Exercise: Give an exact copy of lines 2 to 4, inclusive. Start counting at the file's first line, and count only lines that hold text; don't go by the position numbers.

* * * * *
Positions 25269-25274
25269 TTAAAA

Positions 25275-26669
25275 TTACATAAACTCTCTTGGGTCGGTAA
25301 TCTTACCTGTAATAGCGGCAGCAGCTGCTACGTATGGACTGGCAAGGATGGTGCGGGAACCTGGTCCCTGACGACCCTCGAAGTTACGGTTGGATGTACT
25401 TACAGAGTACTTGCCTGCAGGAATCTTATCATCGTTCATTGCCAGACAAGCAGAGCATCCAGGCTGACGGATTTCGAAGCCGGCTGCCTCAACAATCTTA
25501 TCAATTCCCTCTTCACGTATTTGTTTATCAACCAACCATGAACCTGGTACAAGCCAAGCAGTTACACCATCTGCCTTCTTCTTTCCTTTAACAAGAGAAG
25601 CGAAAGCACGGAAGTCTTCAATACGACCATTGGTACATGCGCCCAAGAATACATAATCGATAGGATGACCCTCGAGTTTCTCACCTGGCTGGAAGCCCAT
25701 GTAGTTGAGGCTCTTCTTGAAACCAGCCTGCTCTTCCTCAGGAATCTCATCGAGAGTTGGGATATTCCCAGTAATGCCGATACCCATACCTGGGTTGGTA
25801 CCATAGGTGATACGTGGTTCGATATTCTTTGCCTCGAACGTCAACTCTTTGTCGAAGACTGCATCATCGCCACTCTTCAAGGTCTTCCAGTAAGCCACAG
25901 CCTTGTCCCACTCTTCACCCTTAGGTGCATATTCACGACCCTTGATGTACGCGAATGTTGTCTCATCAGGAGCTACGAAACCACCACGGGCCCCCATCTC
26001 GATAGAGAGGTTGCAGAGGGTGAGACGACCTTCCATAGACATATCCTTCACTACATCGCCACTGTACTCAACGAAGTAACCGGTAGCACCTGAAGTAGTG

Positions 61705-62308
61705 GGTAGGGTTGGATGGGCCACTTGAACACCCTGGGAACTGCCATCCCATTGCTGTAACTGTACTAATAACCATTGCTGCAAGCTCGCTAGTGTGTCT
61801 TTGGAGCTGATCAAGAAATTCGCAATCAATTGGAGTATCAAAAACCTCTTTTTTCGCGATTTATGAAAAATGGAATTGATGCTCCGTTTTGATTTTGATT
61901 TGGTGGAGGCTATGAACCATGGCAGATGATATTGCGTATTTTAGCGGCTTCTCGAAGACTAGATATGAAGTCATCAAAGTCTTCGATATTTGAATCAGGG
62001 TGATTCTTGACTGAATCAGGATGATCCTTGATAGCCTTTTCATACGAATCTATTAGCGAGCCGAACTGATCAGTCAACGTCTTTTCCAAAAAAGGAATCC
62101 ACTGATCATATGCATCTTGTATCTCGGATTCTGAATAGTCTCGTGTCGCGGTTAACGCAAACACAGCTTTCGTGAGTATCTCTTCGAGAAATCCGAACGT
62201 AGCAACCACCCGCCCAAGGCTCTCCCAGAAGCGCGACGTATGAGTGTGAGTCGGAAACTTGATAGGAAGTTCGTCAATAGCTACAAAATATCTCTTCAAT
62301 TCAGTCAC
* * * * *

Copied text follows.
25269 TTAAAA

Positions 25275-26669
25275 TTACATAAACTCTCTTGGGTCGGTAA